In discussion with artist Vincent Chevalier, it’s clear that codes are high up on his list of interests. From visual cues in the queer community, to the language of code that fuels the internet, Chevalier is fascinated by how these symbols intertwine, both online and in the flesh. Living and working in Montreal, his practice frequently touches on the act of disclosure, and teasing out the nuances of quotidian actions. Some of his pieces employ music, such as COVER, a video that offers an alternate cover of PJ Harvey’s Rid of Me, or Me, You, Lisa, I, a single take where Chevalier acts out the entirety of Lisa Loeb’s 1994 album Tails. And if you think that takes endurance, consider Chevalier’s performance The Red Carpet Treatment. Toying with how celebrity culture is generated, the artist traveled from his home in Verdun all the way to the Quartier des Spectacles by placing a two-meter length of red carpet on the sidewalk, walking said length, and then re-placing the carpet in front of him. He performed similar walks in Kitchener, Ontario, and Kuopio, Finland.
Now, Chevalier is preparing for an artists’ residency in Banff. We spoke about what he plans to do out west, the politics of disclosure, and the hanky code.
Photo: David J. Romero
What will the residency in Banff entail?
I’m going to the Banff Centre to participate in a visual arts residency directed by West Coast artist Ken Lum. The project that I proposed is called Hyperflesh Markup Language (hfml) and is based on my increasing interest/involvement in queer social and visual culture online. The title plays around with the term "hypertext markup language" i.e., the coding language used to build the web. I’m fascinated with the idea of queer experience being coded through visual and cultural signifiers, and I think that there are interesting links to be made between these and the coded space of the Internet. I think queer cultural production is particularly adept at using the Internet to disseminate/replicate/create itself. I’m also interested in the ways that queer experience, both online and offline, is mediated through the internet. This means everything from coming out through social media and finding community with other like-minded queers, to using the Internet to hook up or watch porn. For Hyperflesh Markup Language―named after my tumblr blog―I'll be making art works that examine the space where the body, identity, and the Internet intersect.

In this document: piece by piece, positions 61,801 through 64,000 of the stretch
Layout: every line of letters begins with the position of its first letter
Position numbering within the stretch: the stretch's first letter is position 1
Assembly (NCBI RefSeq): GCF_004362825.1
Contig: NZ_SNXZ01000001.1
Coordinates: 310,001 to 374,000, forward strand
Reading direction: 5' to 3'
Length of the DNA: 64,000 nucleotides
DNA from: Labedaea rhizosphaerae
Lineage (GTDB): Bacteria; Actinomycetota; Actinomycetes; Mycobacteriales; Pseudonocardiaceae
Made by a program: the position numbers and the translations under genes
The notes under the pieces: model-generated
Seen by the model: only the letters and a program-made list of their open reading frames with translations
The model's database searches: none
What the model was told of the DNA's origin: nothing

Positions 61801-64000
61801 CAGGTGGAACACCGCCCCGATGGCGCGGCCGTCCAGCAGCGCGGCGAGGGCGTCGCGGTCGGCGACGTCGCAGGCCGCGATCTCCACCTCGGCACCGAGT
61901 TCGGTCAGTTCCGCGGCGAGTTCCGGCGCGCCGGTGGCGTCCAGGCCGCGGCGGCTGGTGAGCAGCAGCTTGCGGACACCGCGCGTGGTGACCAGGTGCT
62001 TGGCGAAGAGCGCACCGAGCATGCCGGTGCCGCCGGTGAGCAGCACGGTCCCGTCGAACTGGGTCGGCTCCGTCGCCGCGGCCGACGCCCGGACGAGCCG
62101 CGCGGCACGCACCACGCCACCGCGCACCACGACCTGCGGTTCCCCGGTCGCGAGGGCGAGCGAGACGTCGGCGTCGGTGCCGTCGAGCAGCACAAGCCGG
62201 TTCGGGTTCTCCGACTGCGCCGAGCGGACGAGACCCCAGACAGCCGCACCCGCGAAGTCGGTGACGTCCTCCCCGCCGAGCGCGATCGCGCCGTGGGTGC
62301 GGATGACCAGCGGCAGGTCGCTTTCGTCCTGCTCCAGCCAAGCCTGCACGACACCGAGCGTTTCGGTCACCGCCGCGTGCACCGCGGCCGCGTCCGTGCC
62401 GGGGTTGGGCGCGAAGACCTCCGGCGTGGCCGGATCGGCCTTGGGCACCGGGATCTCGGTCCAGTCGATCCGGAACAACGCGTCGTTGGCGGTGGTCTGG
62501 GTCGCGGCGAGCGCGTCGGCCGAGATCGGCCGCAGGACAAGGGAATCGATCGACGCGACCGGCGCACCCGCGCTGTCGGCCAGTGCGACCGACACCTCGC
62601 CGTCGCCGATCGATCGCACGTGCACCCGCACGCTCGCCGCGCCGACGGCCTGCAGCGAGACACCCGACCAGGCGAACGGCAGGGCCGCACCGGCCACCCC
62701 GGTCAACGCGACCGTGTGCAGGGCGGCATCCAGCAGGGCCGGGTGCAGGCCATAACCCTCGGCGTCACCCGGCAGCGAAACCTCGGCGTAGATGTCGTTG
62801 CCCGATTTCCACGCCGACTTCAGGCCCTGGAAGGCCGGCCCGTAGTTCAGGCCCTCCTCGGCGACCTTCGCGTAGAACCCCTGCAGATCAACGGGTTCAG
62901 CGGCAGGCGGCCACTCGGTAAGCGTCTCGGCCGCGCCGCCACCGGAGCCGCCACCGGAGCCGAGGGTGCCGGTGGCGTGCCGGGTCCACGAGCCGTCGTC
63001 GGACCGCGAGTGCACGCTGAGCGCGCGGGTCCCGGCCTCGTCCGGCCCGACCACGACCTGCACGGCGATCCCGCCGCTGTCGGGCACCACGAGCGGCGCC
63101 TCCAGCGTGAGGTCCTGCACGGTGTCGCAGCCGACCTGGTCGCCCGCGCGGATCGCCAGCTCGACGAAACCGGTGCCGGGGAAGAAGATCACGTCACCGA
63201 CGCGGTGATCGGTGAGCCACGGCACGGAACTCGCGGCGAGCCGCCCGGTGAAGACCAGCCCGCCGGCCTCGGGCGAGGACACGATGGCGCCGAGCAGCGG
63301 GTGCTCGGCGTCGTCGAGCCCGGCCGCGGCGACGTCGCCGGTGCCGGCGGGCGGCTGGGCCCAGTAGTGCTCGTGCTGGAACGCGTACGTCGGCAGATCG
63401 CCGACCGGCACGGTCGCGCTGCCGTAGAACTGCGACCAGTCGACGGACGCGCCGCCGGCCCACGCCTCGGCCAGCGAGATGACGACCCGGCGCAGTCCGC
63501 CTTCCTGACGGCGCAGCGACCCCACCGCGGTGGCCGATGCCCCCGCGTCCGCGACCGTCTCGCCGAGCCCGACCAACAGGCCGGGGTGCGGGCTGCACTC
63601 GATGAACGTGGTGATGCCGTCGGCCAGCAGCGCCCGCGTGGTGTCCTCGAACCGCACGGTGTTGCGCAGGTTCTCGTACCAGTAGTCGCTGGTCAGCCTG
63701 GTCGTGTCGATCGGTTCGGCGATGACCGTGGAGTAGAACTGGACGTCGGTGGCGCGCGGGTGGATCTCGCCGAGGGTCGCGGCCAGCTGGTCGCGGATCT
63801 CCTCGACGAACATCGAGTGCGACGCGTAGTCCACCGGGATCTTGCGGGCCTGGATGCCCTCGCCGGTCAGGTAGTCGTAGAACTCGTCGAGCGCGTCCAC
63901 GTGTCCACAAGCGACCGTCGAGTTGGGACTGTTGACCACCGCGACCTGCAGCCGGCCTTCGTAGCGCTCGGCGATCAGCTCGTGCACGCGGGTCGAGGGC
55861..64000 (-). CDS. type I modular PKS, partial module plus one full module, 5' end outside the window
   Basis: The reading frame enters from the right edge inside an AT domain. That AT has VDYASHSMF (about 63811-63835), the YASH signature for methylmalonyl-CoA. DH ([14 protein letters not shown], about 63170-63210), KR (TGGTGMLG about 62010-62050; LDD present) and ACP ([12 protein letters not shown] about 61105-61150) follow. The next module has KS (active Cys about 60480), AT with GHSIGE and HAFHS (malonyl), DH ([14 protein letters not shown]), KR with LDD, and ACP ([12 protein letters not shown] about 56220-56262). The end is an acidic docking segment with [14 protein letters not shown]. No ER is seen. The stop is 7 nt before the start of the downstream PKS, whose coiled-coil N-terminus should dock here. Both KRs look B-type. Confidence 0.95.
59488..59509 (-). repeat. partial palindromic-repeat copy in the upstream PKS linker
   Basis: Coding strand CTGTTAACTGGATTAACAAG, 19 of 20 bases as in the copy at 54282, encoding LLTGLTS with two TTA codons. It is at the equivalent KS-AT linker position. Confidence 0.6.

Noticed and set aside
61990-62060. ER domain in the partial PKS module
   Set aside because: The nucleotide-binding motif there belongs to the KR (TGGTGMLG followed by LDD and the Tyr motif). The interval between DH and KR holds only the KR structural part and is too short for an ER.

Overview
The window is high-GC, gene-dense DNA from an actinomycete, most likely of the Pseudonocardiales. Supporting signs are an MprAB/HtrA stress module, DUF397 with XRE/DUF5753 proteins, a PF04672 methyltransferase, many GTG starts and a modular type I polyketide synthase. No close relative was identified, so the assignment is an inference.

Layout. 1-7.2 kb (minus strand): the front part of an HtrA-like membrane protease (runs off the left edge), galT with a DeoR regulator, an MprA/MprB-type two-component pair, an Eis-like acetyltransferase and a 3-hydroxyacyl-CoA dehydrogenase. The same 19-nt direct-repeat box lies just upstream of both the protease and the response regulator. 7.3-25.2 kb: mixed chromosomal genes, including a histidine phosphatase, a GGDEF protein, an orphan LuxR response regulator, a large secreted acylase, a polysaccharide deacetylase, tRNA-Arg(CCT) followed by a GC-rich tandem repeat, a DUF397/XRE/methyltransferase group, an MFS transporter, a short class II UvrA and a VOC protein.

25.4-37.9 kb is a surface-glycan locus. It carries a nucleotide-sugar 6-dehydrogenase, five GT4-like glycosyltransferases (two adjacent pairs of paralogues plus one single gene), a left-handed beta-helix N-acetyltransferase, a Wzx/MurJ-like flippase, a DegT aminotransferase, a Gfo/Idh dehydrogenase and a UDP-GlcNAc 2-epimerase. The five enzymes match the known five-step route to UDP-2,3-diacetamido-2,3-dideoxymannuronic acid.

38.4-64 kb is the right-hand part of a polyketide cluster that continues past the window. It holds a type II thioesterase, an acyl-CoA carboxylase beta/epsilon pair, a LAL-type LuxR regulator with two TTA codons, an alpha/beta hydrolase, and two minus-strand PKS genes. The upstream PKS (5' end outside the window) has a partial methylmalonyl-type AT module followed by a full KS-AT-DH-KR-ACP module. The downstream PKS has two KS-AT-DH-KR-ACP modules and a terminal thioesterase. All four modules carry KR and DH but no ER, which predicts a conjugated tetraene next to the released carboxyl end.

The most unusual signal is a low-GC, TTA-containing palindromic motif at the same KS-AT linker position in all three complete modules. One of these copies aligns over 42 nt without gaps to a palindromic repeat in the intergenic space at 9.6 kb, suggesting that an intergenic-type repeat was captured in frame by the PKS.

You once had a piece up at Concordia that was a text-based score instructing people to wait/disclose. Is there any documentation of this?
The score is as follows:
wait for an appropriate moment
disclose your hiv status
This work is not up on my website. Much to my chagrin, I was still at that weird point in an artist's career where they haven't learned to document the crap out of everything they do, especially the ephemeral stuff. However, the score is very much present in all of my work. It serves as the basis for my artistic practice as organized around the performative qualities of disclosure. There’s a type of rhythm to the direction, wait/disclose/wait : space/action/space, which manifests in many of my works. This is sometimes experienced literally, like in the action of my red carpet walk: place carpet, walk, place carpet. But it’s also evident when the viewer interacts with me and my work. The space between myself and those around me is constantly shifting with the information of me being queer or HIV-positive being disclosed. I perform this score constantly. My works are an attempt to not only make this evident, but also to implicate the viewer/others into the process. I like to think of them as a gesture of disclosure, the piece of information, feeling, or action that shifts the situation and produces a circuit of exchange between me and you.